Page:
The Kenyan Government launched the Construction of the Nairobi Expressway on 16th October 2019. The project consists of a 26 Km road expansion of which 11 Km will be elevated crossing right through the city of Nairobi. The Kenya National Highways Authority had circulated a document giving some information on the proposed project. The pamphlet had flashy images and an array tables and figures directed at justifying the project to the public. Some of the images, like the number of vehicles on the road, visibly gave a false impression of reality. The complex figures and tables appeared difficult to be analysed or understood by ordinary citizens. It also didn’t mention the environmental impact of the project. With this, the colourful images are easily shared giving the project praise and acclamation.

Some of the public have been made to believe that the project will assist in ‘decongesting’ or ‘reducing traffic jams’ in the city. Others have commented that it is a sign of development based on some of the images they have seen of vehicular centric and socially divided North American, Middle Eastern and South African Cities.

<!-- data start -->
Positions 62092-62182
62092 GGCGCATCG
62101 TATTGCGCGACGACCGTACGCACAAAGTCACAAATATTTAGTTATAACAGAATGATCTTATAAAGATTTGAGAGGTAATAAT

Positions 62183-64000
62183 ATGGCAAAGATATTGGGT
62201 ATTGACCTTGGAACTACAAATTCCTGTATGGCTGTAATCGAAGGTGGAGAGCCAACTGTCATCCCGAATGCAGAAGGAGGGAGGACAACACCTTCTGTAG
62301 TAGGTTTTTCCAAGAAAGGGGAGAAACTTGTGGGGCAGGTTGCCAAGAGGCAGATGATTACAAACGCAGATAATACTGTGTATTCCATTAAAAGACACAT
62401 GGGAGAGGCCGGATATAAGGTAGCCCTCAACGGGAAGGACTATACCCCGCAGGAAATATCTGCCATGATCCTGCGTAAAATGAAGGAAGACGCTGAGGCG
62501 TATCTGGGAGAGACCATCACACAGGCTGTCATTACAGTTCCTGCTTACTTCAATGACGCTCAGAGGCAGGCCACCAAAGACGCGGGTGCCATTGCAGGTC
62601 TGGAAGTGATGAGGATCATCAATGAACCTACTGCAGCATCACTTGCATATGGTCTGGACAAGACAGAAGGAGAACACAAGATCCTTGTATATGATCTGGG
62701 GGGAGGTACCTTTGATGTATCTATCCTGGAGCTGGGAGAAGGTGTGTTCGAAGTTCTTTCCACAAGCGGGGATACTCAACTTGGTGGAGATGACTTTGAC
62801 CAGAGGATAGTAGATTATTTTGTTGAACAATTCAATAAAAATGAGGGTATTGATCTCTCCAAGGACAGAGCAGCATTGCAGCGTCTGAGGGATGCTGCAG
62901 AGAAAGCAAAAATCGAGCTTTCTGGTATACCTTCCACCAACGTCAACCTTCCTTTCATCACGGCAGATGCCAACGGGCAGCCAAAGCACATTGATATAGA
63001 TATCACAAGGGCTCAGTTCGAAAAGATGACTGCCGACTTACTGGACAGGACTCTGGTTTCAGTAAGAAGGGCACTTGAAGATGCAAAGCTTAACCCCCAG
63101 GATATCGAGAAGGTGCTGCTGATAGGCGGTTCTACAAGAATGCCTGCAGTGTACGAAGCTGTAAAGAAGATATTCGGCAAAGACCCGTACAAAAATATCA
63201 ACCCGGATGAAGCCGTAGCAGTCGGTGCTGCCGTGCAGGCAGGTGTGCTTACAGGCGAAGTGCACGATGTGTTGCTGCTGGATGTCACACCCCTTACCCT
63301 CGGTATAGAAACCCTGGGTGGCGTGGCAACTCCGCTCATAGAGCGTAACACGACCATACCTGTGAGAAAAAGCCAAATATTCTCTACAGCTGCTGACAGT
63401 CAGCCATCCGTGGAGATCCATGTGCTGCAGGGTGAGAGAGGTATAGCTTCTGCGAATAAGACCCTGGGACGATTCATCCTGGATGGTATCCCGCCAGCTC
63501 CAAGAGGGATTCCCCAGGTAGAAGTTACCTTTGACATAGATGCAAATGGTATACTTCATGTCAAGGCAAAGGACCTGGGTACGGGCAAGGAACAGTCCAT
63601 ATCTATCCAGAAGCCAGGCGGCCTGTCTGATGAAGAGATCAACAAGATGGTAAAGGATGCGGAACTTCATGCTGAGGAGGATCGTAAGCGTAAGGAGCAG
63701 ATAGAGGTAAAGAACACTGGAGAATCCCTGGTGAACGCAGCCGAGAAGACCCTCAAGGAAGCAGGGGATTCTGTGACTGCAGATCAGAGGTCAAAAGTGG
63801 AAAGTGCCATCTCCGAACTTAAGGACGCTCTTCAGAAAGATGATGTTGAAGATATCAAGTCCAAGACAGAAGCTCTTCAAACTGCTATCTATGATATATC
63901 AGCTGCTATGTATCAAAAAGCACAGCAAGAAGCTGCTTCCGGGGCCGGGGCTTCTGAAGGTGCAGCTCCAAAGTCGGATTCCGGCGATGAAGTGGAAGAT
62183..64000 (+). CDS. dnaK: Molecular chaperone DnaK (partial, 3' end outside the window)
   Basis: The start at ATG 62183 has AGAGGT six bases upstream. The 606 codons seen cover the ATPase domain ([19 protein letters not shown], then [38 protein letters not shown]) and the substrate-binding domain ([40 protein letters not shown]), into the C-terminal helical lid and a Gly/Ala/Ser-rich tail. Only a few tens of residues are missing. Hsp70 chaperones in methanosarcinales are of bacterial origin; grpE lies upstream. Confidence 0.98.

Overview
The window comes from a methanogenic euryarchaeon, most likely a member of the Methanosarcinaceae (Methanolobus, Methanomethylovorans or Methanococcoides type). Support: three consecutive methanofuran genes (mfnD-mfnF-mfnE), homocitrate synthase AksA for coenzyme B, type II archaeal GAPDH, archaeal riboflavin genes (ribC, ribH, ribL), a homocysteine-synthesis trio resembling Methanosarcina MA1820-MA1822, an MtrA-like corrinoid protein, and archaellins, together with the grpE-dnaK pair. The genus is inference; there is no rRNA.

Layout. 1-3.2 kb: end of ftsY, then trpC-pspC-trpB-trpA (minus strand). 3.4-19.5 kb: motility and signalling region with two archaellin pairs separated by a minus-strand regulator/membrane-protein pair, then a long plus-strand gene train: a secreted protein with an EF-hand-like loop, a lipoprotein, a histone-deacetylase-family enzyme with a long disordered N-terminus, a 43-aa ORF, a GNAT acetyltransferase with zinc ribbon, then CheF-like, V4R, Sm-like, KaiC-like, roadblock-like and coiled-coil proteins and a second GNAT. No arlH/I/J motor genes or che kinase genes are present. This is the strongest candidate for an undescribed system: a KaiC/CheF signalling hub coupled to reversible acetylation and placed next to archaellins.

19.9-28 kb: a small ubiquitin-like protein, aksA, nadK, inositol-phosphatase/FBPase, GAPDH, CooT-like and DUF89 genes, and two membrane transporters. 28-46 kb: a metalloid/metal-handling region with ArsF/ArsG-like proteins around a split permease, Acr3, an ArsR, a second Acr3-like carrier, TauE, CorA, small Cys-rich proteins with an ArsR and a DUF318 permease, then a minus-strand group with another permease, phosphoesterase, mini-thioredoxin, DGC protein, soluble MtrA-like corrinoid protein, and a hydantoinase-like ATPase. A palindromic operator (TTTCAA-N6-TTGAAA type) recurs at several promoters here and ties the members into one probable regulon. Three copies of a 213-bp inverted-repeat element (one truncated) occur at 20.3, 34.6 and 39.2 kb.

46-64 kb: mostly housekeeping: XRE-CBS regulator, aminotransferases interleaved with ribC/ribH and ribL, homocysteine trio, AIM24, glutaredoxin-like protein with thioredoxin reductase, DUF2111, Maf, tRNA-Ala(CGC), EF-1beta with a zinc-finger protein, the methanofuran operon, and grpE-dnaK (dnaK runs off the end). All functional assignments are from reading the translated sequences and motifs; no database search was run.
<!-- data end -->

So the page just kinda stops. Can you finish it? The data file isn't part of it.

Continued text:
Image from the Project Brochure

Nairobi faces growing socio-economic inequalities, major air quality challenges and a growing population. It is important to ask questions on the viability of the project against alternatives.

The information shared projects that the Expressway will move approximately 22,000 vehicles per day.  At first glance, this sounds like a win because at capacity that would mean 88,000 people moving across the road per day.  However, this is only a fraction of the 500,000 people that the proposed BRT Line 1 ( Mombasa Road-Uhuru Highway-Waiyaki Way) can move per day. Other mass rapid transit systems like light rail, areal cable cars or even simple busways can also move similar numbers of people or more with opportunity for creating last mile connections to adjacent estates. Investment in good multi-modal public transport enables the people to be able to interlink to different parts of the city seamlessly thus reducing travel time massively. All these can be done at a fraction of the cost of an elevated highway that is purely focused on moving cars.